When news broke that a meteorite may have crash-landed in India last weekend, some experts thought it was odd that no one had seen a fiery space rock blaze across the sky.
That turned out to be the first of many clues suggesting that the unusual incident wasn't caused by a space rock, but likely by a land-based explosion — one that killed one person and injured three others, experts told Live Science.
"Initial assessments, based on photos posted online, are not consistent with something from space," NASA said in a statement emailed to Live Science. "Small meteorites do not start fires or cause explosions when they hit the ground." [See Photos of Meteorites Discovered Around the World]
The intense scrutiny paid to the Indian event isn't out of the ordinary. Typically, researchers rush to find meteorites the moment these extraterrestrial rocks hit Earth, said Geoff Notkin, president of Aerolite Meteorites, the world's largest meteorite company, and former host of the TV show "Meteorite Men," which aired from 2009 to 2012 on the Science Channel.
Notkin has chased Earth-bound meteorites for more than 20 years, and shared his tactics for tracking down the space rocks. But first, it's important to review the terminology: Small chunks of rock in space are called meteoroids. They're called meteors (shooting stars) when they fall through Earth's atmosphere, and they're known as meteorites if they touch down on land or in the water.
About 48.5 tons (44,000 kilograms) of meteoritic material falls on Earth daily, but it's usually the large, rare meteors and meteorites that make headlines (and craters), according to NASA.
Fireball in the sky
Large meteors often look like fireballs as they blast across the sky, much like the 2013 Chelyabinsk meteor explosion that rained meteorites across parts of Russia and Kazakhstan, Notkin said. Researchers can use Doppler radar — the same technology that meteorologists use to predict the weather — to follow the meteor and its debris as it breaks apart during its flight.
"If we can get Doppler data on the falling patterns, it can really narrow the search area," Notkin said.
Other than that, researchers rely on eyewitness accounts and video footage (if there is any) to track the meteor. Sometimes, meteorites tumble onto private land, and Notkin will ask landowners if he can look on their property. (If the meteorite is later sold after being studied, Notkin and the landowner will agree on how to split the profits, he said.) In the United States, a meteorite that falls on a landowner's property belongs to the landowner, but if a space rock falls on public land, it belongs to the Smithsonian Institution, Notkin said.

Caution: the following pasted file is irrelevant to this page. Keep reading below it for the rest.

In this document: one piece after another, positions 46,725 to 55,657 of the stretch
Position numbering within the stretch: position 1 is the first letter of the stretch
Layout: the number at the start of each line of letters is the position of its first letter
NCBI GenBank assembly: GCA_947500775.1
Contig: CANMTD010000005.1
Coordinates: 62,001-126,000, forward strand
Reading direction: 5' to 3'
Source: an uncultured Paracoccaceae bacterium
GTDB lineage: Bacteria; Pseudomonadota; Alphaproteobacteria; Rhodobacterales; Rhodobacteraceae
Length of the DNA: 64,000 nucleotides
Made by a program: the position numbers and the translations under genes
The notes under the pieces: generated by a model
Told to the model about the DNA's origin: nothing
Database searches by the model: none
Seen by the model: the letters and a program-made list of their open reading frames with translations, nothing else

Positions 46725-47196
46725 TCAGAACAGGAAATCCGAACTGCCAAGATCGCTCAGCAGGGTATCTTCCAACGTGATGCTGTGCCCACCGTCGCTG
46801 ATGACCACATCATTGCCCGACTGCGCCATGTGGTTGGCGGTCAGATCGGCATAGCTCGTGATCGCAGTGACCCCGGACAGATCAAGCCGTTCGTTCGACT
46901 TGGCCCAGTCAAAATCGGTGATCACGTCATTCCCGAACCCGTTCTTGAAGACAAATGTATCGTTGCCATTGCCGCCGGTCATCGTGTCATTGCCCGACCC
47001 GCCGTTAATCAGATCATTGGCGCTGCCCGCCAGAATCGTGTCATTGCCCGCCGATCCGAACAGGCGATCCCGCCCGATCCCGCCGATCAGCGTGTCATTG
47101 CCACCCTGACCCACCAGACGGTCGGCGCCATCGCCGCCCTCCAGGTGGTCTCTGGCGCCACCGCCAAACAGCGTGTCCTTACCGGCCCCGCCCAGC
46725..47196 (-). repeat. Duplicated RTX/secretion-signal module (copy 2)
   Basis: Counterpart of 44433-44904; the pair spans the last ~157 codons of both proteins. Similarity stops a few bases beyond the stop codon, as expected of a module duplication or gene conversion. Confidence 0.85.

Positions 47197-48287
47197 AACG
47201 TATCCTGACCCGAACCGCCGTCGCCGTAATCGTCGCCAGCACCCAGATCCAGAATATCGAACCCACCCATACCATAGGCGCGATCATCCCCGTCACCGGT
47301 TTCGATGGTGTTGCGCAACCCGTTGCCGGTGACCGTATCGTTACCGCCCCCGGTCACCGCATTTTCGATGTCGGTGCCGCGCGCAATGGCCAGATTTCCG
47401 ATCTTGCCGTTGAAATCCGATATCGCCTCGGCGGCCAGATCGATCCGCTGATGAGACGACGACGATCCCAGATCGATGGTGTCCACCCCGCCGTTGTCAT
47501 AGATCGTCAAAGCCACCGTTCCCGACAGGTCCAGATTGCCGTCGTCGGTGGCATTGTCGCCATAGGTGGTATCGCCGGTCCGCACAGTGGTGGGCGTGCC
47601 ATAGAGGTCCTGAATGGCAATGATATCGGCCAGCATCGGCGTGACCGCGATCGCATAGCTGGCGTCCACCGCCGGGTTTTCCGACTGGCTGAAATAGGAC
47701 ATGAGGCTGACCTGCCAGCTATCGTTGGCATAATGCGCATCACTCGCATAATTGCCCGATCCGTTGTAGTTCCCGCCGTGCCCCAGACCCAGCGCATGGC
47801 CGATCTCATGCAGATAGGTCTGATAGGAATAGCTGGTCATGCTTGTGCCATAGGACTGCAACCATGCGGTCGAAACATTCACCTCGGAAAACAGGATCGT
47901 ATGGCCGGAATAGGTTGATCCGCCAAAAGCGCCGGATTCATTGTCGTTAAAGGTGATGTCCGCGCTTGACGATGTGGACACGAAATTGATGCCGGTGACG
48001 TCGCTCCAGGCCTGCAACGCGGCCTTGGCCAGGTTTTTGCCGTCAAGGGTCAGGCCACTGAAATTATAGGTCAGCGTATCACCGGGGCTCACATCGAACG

Once researchers find the landing site, they examine objects in the area. Chances are, it's a meteorite if it has "a thin, black rind" on its surface — one that formed when the rock was "superheated" as it raced through Earth's atmosphere, he said.
"When they make it to Earth, they look very much like charcoal briquettes," Notkin said.
Moreover, meteorites are rich in iron, so they stick to magnets, he said. But the longer a meteorite sits on Earth, the more it's exposed to oxygen, water, fertilizers and other contaminating elements.
"There's a real urgency to recover them and get them to the lab as quickly as possible," Notkin said. "These are recently arrived visitors from outer space that have a lot of potential valuable information that they can tell us about their origin." [Crash! 10 Biggest Impact Craters on Earth]
Once a meteorite is in the lab, researchers can analyze its components. For instance, the mineral schreibersite, which contains nickel, iron and phosphorous, is found only in iron meteorites, Notkin said. Another clue is the Widmanstätten pattern, a geometric structure unique to iron meteorites, he said. Some meteorites are packed with gemstones, which form on asteroids that once had a molten core and formed crystals out of the magma.
Recovered meteorites can also yield fascinating geologic discoveries. In 2011, researchers found a new type of mineral on a 4.5-billion-year-old meteorite.
Space rock skeptic
After investigating countless meteorites, Notkin said he was skeptical when he heard about the Indian episode.
"When there's an unexplained event — when there's an explosion or a strange rock appears — it's very common for people who don't have expertise in meteorite science to say, 'Oh, that must be a meteorite. It must be something that fell out of the sky,'" Notkin said.
NASA seemed to echo that skepticism.
"To form a crater the size of what has been posted online would have required a meteorite of at least several kilograms," NASA said in the statement. "While more details may be forthcoming from local scientists, this is unlikely something from space."
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Laura is the archaeology and Life's Little Mysteries editor at Live Science. She also reports on general science, including paleontology. Her work has appeared in The New York Times, Scholastic, Popular Science and Spectrum, a site on autism research. She has won multiple awards from the Society of Professional Journalists and the Washington Newspaper Publishers Association for her reporting at a weekly newspaper near Seattle. Laura holds a bachelor's degree in English literature and psychology from Washington University in St. Louis and a master's degree in science writing from NYU.